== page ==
It has been a busy week for Senator Charles E. Grassley (R-Iowa). In one of seven press releases he sent out about his activities on December 8, it was announced that the Senator was asking for information from thirty-three medical groups about their financial dealings with medical product manufacturers in what has been an on-going and unyielding fascination with this topic. But he got other mail as well, including a report from the GAO called Drug Safety: FDA Has Begun Efforts to Enhance Postmarket Safety, but Additional Actions Are Needed.
GAO reports are important for trend spotters. They offer pretty reliable indications of new directions for change that will impact the status quo. First, they offer insight into what topics and priorities policy-makers in Congress have in a particular area. Second, the recommendations offer a road-map for stakeholders that, if they undertake, they can get said policy-makers off their backs.
In this case, the GAO issued a report in March 2006 entitled – Improvement Needed in FDA's Post-Market Decision Making and Oversight Process. In that report, the GAO opined that the agency "had not clearly defined the roles of two offices involved in making decisions about postmarket safety – the Office of new Drugs (OND) and the Office of Surveillance and Epidemiology (OSE)."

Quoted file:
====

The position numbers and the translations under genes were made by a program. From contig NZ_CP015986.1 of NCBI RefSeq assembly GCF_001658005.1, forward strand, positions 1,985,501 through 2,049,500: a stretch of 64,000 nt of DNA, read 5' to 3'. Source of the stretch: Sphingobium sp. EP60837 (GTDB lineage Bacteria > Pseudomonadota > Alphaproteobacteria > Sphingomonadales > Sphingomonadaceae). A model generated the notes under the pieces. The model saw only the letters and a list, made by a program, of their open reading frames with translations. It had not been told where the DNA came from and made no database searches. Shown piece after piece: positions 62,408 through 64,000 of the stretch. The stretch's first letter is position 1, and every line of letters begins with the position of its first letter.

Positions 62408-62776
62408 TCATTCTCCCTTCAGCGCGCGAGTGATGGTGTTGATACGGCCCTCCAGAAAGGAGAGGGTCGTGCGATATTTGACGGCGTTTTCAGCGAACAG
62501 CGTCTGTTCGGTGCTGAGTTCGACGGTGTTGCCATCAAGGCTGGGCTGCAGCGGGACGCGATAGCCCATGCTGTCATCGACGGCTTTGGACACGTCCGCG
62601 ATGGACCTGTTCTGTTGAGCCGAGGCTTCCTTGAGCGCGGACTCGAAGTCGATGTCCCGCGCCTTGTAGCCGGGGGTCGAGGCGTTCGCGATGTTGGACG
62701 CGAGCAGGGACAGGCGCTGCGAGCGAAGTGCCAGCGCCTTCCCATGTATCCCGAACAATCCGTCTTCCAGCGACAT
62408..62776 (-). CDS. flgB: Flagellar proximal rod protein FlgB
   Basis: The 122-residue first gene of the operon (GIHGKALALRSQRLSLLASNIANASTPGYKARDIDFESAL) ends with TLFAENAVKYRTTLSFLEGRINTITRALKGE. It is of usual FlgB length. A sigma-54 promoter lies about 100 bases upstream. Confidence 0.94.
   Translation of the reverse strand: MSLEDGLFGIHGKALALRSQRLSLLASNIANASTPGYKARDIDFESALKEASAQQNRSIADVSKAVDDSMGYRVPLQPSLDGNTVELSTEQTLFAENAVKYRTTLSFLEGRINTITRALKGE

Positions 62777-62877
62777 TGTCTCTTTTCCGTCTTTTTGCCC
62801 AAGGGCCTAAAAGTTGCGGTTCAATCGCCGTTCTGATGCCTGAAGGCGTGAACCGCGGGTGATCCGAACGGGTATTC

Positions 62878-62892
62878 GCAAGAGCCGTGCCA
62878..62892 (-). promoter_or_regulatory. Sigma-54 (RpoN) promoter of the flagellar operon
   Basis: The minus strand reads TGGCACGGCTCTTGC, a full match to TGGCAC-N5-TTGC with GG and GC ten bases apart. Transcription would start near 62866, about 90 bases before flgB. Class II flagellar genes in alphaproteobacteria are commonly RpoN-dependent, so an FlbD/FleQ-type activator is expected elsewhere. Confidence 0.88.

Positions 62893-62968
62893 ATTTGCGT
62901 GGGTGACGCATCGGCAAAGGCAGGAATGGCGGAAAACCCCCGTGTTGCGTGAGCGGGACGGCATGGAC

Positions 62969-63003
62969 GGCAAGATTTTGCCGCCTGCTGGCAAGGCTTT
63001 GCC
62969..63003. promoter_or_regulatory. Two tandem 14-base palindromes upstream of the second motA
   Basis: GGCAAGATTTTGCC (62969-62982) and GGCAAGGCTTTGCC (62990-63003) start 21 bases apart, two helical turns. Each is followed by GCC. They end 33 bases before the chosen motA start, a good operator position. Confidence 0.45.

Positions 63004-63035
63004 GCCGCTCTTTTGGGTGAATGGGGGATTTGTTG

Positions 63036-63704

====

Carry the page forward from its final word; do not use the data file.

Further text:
While the report issued this week sites progress in addressing some of the issues raised in the 2006 report, there was one statement that was very emblematic of FDA's problems in general. "FDA has begun to formalize OND and OSE's Decision-Making process for postmarket drug safety, but a time frame for implementing key elements has yet to be established."
One could take that statement and apply it to almost any reform initiative at FDA, and it would stand true.
The FDA's once gold standard image was highly tarnished by a number of high profile lapses, compounded by a lack of visionary leadership for the agency. Now there is strong leadership that has taken the first steps at restoring that image by enunciating clear goals to make the agency rooted in the protection of public health agency once again.
But that noble goal is not enough. As clearly pointed out by this GAO report, process and timing are just as important as the goal. As the FDA has embarked on a new transparency initiative, an essential component of FDA restoration is going to be enunciating priorities, processes and time frames to all major initiatives so that progress is clear to all stakeholders. Without that, there will be more GAO reports like this one, people won't understand what the expect, and the tarnish will be all the more difficult to clean off. Announcing that process and time frame for postmarketing drug safety and evaluation is a good place to start.